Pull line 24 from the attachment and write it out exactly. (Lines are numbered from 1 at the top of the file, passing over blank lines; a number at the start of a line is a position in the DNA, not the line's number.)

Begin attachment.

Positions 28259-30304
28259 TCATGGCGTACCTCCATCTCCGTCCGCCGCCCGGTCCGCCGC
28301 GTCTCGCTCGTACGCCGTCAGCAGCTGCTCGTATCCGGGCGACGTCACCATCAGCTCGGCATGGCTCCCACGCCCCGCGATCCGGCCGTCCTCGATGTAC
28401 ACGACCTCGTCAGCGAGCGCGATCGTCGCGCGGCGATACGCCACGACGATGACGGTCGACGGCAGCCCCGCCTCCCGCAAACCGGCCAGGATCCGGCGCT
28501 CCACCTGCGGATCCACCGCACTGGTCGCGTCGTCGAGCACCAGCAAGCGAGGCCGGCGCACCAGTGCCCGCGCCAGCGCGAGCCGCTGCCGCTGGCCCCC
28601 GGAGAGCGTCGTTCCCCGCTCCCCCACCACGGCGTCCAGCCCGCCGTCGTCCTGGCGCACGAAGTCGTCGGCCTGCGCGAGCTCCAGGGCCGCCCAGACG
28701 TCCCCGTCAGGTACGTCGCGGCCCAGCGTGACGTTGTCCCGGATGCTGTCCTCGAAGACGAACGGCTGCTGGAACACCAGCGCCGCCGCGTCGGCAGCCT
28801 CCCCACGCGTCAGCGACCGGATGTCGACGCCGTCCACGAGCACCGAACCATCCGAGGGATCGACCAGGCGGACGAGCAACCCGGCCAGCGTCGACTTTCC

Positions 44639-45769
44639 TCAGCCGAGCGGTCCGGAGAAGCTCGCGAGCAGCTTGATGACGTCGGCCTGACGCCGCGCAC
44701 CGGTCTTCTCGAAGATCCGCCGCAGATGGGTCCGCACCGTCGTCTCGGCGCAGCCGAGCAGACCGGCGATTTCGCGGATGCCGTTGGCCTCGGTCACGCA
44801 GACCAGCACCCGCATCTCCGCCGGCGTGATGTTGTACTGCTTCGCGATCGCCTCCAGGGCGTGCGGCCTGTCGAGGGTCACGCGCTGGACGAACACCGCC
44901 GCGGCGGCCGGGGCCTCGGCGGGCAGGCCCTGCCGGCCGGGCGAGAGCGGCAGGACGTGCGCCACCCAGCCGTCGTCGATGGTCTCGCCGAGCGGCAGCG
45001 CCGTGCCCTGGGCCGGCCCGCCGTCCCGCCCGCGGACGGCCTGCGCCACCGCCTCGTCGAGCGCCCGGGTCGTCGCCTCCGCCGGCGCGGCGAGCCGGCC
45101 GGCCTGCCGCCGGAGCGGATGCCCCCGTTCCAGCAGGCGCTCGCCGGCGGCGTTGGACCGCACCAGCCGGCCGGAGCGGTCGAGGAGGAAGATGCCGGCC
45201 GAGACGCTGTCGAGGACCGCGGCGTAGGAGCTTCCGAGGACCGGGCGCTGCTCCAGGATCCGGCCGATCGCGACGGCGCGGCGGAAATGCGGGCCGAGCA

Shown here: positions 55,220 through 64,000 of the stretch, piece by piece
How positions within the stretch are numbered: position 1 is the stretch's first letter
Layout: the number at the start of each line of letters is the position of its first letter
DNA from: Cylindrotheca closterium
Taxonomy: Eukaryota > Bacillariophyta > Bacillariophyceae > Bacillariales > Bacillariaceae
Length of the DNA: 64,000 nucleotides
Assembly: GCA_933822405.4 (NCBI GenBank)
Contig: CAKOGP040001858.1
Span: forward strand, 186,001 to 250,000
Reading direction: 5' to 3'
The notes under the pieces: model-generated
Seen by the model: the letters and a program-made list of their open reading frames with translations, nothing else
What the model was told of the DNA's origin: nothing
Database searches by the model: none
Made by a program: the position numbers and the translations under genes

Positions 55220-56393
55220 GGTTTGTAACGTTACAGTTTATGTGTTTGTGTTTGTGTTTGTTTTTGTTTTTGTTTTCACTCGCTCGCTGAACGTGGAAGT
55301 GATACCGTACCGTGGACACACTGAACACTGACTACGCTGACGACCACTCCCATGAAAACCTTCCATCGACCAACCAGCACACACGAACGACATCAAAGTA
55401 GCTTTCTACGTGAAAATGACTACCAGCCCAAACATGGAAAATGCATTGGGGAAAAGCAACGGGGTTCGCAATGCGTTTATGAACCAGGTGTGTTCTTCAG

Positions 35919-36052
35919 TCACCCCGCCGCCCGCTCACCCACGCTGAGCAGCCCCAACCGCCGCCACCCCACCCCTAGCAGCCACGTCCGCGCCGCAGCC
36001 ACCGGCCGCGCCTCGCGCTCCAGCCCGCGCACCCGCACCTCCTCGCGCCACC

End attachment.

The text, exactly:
Contig: CAKOGP040001858.1